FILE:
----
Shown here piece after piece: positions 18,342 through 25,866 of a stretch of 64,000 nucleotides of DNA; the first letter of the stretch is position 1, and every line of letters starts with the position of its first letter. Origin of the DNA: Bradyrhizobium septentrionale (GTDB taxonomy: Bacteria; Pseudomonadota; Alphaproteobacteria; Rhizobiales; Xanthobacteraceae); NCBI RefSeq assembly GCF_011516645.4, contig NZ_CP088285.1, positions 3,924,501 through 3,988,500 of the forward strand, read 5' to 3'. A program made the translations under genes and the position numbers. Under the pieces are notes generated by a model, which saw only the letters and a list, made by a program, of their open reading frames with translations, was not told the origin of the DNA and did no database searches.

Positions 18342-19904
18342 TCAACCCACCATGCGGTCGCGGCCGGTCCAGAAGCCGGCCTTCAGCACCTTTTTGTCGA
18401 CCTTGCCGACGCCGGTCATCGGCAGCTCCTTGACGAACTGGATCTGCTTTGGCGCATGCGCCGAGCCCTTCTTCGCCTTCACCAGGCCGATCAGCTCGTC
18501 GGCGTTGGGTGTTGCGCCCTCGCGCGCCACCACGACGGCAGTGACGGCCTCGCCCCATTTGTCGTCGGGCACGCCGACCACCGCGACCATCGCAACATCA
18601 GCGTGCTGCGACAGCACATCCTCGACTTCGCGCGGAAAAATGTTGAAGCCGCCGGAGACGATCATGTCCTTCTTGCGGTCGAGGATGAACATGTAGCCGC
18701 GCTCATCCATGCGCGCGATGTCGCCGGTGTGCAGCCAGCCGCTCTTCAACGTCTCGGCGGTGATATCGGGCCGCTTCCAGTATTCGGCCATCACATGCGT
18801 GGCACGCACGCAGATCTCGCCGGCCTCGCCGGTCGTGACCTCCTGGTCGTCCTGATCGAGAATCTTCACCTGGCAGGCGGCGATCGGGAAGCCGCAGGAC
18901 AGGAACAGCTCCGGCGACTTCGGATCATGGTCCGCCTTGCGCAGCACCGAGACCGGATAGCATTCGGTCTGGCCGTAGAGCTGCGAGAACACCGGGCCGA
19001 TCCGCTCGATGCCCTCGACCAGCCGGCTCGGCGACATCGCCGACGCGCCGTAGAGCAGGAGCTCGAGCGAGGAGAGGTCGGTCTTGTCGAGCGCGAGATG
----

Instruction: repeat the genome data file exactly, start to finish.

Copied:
Shown here piece after piece: positions 18,342 through 25,866 of a stretch of 64,000 nucleotides of DNA; the first letter of the stretch is position 1, and every line of letters starts with the position of its first letter. Origin of the DNA: Bradyrhizobium septentrionale (GTDB taxonomy: Bacteria; Pseudomonadota; Alphaproteobacteria; Rhizobiales; Xanthobacteraceae); NCBI RefSeq assembly GCF_011516645.4, contig NZ_CP088285.1, positions 3,924,501 through 3,988,500 of the forward strand, read 5' to 3'. A program made the translations under genes and the position numbers. Under the pieces are notes generated by a model, which saw only the letters and a list, made by a program, of their open reading frames with translations, was not told the origin of the DNA and did no database searches.

Positions 18342-19904
18342 TCAACCCACCATGCGGTCGCGGCCGGTCCAGAAGCCGGCCTTCAGCACCTTTTTGTCGA
18401 CCTTGCCGACGCCGGTCATCGGCAGCTCCTTGACGAACTGGATCTGCTTTGGCGCATGCGCCGAGCCCTTCTTCGCCTTCACCAGGCCGATCAGCTCGTC
18501 GGCGTTGGGTGTTGCGCCCTCGCGCGCCACCACGACGGCAGTGACGGCCTCGCCCCATTTGTCGTCGGGCACGCCGACCACCGCGACCATCGCAACATCA
18601 GCGTGCTGCGACAGCACATCCTCGACTTCGCGCGGAAAAATGTTGAAGCCGCCGGAGACGATCATGTCCTTCTTGCGGTCGAGGATGAACATGTAGCCGC
18701 GCTCATCCATGCGCGCGATGTCGCCGGTGTGCAGCCAGCCGCTCTTCAACGTCTCGGCGGTGATATCGGGCCGCTTCCAGTATTCGGCCATCACATGCGT
18801 GGCACGCACGCAGATCTCGCCGGCCTCGCCGGTCGTGACCTCCTGGTCGTCCTGATCGAGAATCTTCACCTGGCAGGCGGCGATCGGGAAGCCGCAGGAC
18901 AGGAACAGCTCCGGCGACTTCGGATCATGGTCCGCCTTGCGCAGCACCGAGACCGGATAGCATTCGGTCTGGCCGTAGAGCTGCGAGAACACCGGGCCGA
19001 TCCGCTCGATGCCCTCGACCAGCCGGCTCGGCGACATCGCCGACGCGCCGTAGAGCAGGAGCTCGAGCGAGGAGAGGTCGGTCTTGTCGAGCGCGAGATG